Oil prices falls, gold showing volatility

Oil prices lower on Covid

Crude prices are declining as COVID-19 rages on and as energy traders shift the focus from vaccine optimism to vaccine execution.  The big cities in the US are getting hit hard again by the virus and that could translate into longer lockdowns that will deliver a bigger hit to fuel demand over the next couple of months.  Vaccine implementation across the US and Europe will be key for how quickly the crude demand outlook improves next year.  Today was a big day as the UK became the first western nation to start COVID vaccinations for its population.  The US is expected to start after the FDA’s review at the end of the week.

WTI crude’s outlook is still for significantly higher prices next year and that is probably why we won’t see any major pullbacks.  The COVID-19 impact on oil and gas CAPEX will deliver supply shortages at some point next quarter and that could be the catalyst to help oil break out of its trading range.


Gold could face bumpy road upwards

Gold trade is getting volatility as safe-haven flows remain steady on virus angst, but stimulus prospects remain mixed.  The coronavirus over the past week has delivered some of the deadliest days in American history adding to pressure for Congress to act.  The full impact from the Thanksgiving surge will be found out over the next week, with the likelihood of more lockdowns and restrictive measures becoming the base case.  A few months of terrible economic activity during a peak period for many small businesses could lead to deep scarring from bankruptcies.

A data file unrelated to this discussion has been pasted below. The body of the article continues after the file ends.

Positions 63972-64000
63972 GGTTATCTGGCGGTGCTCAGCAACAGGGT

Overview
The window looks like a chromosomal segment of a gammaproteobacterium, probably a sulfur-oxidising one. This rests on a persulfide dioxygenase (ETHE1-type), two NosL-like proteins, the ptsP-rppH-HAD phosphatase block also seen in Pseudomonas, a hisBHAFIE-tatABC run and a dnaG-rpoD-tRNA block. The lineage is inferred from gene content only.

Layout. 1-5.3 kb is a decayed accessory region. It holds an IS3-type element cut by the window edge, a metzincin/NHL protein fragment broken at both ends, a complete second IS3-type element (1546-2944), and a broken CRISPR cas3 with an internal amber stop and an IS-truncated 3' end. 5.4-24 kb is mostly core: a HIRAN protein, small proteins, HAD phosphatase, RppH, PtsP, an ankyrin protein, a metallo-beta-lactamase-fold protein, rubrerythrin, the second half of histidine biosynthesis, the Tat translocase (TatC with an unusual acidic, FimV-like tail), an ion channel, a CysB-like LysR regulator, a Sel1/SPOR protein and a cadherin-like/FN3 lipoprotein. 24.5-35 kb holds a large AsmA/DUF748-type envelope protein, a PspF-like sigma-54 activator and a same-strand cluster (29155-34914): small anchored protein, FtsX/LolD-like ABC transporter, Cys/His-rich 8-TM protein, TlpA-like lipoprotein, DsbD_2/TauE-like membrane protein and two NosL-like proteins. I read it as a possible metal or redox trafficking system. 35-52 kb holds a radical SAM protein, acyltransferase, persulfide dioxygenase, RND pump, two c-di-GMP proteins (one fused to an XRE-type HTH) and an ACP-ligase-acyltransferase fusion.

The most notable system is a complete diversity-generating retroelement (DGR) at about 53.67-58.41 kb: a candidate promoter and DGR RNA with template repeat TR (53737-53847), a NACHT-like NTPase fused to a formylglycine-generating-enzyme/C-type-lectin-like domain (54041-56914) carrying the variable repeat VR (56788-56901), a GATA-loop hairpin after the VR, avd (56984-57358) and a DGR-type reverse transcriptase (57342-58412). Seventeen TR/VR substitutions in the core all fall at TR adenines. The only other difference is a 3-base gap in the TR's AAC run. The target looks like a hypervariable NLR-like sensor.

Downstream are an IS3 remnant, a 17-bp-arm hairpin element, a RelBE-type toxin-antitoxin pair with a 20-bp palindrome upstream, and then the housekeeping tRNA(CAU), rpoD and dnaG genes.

The dollar is a tad firmer today, but that has not really gotten in gold’s way.  Gold is itching to get back above the USD1900 level, but it may need to see Senate Majority Leader McConnell offer an olive branch to Democrats.  Democrats have already come down from an over USD2 trillion stimulus proposal to roughly USD900 billion.  Gold is ready to rise even further, but it may struggle until the stimulus stalemates show some signs of ending.


Bitcoin slips lower

Bitcoin continues to struggle to break the USD20,000 level.  Yesterday, MicroStrategy’s proposed private offering of USD400 million of convertible notes was another vote of confidence for Bitcoin.  MicroStrategy intends to invest the net proceeds of the sale in bitcoin.  Today’s risk-off session on Wall Street is dragging Bitcoin down and momentum selling could grow on the break of the USD18,000 level.  Bitcoin’s institutional interest is eyeing a bigger move higher, but the short-term outlook is starting to look dicey.

This article is for general information purposes only. It is not investment advice or a solution to buy or sell securities. Opinions are the authors; not necessarily that of OANDA Corporation or any of its affiliates, subsidiaries, officers or directors. Leveraged trading is high risk and not suitable for all. You could lose all of your deposited funds.

Ed Moya

Ed Moya

Senior Market Analyst, The Americas at OANDA
With more than 20 years’ trading experience, Ed Moya is a senior market analyst with OANDA, producing up-to-the-minute intermarket analysis, coverage of geopolitical events, central bank policies and market reaction to corporate news. His particular expertise lies across a wide range of asset classes including FX, commodities, fixed income, stocks and cryptocurrencies. Over the course of his career, Ed has worked with some of the leading forex brokerages, research teams and news departments on Wall Street including Global Forex Trading, FX Solutions and Trading Advantage. Most recently he worked with TradeTheNews.com, where he provided market analysis on economic data and corporate news. Based in New York, Ed is a regular guest on several major financial television networks including CNBC, Bloomberg TV, Yahoo! Finance Live, Fox Business and Sky TV. His views are trusted by the world’s most renowned global newswires including Reuters, Bloomberg and the Associated Press, and he is regularly quoted in leading publications such as MSN, MarketWatch, Forbes, Breitbart, The New York Times and The Wall Street Journal. Ed holds a BA in Economics from Rutgers University.
Ed Moya